Prisons and Crime

The Student Insurgent

Pelican Bay Super-max Prison engaged in a hunger strike to improve conditions which began July 1st and was sustained until July 22nd. Thousands of prisoners across racial lines joined in and the hunger strike which spread across the California Prison system and as far as Chicago’s Joliet Prison in solidarity.

“Their demands include an end to long-term solitary confinement, collective punishment, and forced interrogation on gang affiliation. The prisoners have also stated that they are willing to give up their lives unless their demands are met.”- Prisoner Hunger Strike Solidarity website.

The Prisoners demands are a reminder that the State retains a gulag system, willing to deprive humans- supposedly in an attempt to reform ‘immoral’ actions. Prisoners understand for themselves the most necessary elements necessary to maintain their humanity, however for those on ’the outside’, it is necessary to be critical of the justice system as a whole.

The Insurgent recognizes that prisoners are captives in an unconsentual and cruel system. Down the line from Laws, to Judgement to ‘Corrections’, the whole system is rooted in inequality.

The process of laws tend to focus on low-income neighborhoods, because of large population and the ’efficiency’ of policing, neighborhoods composed of people of color are also especially targeted. These neighborhoods are also targeted, because they offer the least legal resistance and are most likely to feel an obligation to pay off a fine.

The Process of Judgement is given by primarily White Men, who by virtue of being judges necessarily have a significant education and usually legal career experience- in short they are out of touch. Passing judgement on the poor and people of color, is an especially insensitive and callous practice. These are no peers, nor proponents of the poor, it is hierarchical and outside the scope of the judge to understand the circumstances of judged. Furthermore the legal system is based on a dichotomy of ‘guilty and innocent’, this ignores the motivating factors, history and legacy of familial violence and offers only a moral judgement, which consequently, is unable to render any meaningful process of reform for its recipient.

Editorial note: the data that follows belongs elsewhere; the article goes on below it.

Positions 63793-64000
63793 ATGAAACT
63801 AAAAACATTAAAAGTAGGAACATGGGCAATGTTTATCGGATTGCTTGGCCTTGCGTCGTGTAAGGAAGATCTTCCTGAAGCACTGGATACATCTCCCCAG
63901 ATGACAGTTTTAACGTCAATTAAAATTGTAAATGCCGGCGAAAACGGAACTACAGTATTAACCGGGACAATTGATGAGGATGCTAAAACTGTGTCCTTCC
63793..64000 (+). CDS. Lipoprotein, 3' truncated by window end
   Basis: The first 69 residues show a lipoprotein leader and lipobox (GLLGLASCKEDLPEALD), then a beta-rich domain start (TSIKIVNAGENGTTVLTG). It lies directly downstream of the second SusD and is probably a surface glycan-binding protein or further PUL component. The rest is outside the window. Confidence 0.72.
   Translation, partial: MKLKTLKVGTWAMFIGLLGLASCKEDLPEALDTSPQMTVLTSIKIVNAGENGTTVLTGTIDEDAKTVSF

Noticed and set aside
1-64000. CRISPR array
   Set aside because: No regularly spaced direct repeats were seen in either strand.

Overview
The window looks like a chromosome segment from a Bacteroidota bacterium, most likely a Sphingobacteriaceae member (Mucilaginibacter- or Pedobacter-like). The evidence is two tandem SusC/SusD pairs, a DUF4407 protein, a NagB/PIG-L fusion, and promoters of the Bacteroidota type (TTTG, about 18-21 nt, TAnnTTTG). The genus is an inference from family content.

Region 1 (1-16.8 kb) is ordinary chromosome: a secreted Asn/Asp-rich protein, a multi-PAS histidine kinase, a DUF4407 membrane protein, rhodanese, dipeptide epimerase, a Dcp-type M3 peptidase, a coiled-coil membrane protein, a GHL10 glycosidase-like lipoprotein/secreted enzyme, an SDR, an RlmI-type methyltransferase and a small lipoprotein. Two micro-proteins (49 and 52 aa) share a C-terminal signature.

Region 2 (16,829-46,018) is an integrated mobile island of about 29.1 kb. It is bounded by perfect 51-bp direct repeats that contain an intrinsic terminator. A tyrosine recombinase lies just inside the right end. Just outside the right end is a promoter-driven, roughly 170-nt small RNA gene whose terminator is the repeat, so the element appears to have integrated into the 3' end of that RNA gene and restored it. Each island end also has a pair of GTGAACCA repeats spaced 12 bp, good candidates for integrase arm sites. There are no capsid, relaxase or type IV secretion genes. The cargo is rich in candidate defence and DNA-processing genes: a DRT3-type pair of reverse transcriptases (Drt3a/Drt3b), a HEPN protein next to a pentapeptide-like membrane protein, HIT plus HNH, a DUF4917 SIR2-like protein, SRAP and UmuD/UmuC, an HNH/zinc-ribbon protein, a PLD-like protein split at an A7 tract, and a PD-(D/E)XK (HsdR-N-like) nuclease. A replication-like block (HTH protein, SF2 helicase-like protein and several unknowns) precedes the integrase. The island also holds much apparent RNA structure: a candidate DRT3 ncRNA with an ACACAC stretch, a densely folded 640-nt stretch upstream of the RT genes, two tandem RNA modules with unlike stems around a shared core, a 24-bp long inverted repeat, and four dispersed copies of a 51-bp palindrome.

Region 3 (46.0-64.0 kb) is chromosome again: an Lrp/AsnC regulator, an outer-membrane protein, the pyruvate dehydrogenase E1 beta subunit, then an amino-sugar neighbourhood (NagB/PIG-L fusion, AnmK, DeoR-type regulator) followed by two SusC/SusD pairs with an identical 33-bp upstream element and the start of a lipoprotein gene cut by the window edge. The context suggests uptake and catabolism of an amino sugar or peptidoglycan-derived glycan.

The ‘Corrections’ are incapable to reform. These institutions are centers of deprivation. They are fueled today by low-wage work camps, many prisoners earning 15 cents an hour or less (~$5 a month). These low wages allow a high profit margin for corporations and a ‘stable’ workforce. This model of prison work is justified as ‘providing work skills to prisoners’- these, skills are irrelevant for their market application is undercut by the very place where they learned them and this encourages recidivism. Furthermore the application of a moral ‘right and wrong’ system is a tool of deprivation.

-Furthermore the movement towards so-called ‘green jobs’ is occurring in the prisons- with low-wage solar cell production, ‘green’ goods are sold at market value- produced by a prison population. The prisoners themselves enjoy the jobs as an opportunity to escape their cells, but are unable by any stretch of the imagination to fulfill their needs for services.

Prison teaches violence not social contract.

In an Insurgent Poll of Federal Prisons, based on personal interviews a formal questioning process and volumes of correspondence, we have identified five conditions which are most desirable changes within the Prison system and why.

  1. Overcrowding. This is seen as the source which all other problems stem from, it exacerbates the existing conditions and problems.
  2. Medical Care. Long lines, slow services and incompetence have ensured the prolonged suffering of many inmates. Numerous horror stories of worsening injuries have been reported and ignored by the Bureau of Prisons.
  3. Payment for Employment. Wages are abysmal and they do not match the costs of services at a commissary, making prisoners reliant upon outside sources for basic needs.
  4. Availability of Jobs. While many jobs are not mandatory, prisoners need an activity to occupy their time, jobs provide this.
  5. Accommodations for Visitors. This means the prisoner and family being able to see each other. The ending of extreme requirements for visitation and the comfort of the visitor.

The basic humanity expressed during this process was overwhelming. Prisoners are caught in a wretched system which offers little for them in terms of education, opportunity or even basic safety.

Education is limited to outside programs coming in. The only reading material which remains stocked is the law books, because of a Federal requirement to keep up-to-date law books.

Opportunity for work is a difficult, prisoners must on the one hand sell themselves for a pitiful wage and on the other be competing against one another.

Basic safety is threatened by ’the politics’ on the yard. Race divisions created by guards and reinforced by gangs in prison, make even simple tasks of getting food difficult- a cut in line or a bump of a tray can quickly lead to a fight and a week in solitary confinement.

The whole questions of the prison must be thought of on a community level- what does safety mean and how do we get there. There are questions for a community, in responding to inner-community disputes and inter-community disputes. Bu the prison itself, even as it fills continues to reveal a deeply problematic system which is incapable of meeting the needs of its unwilling participants.

Special thanks to the Prisoner Hunger Strike Solidarity Blog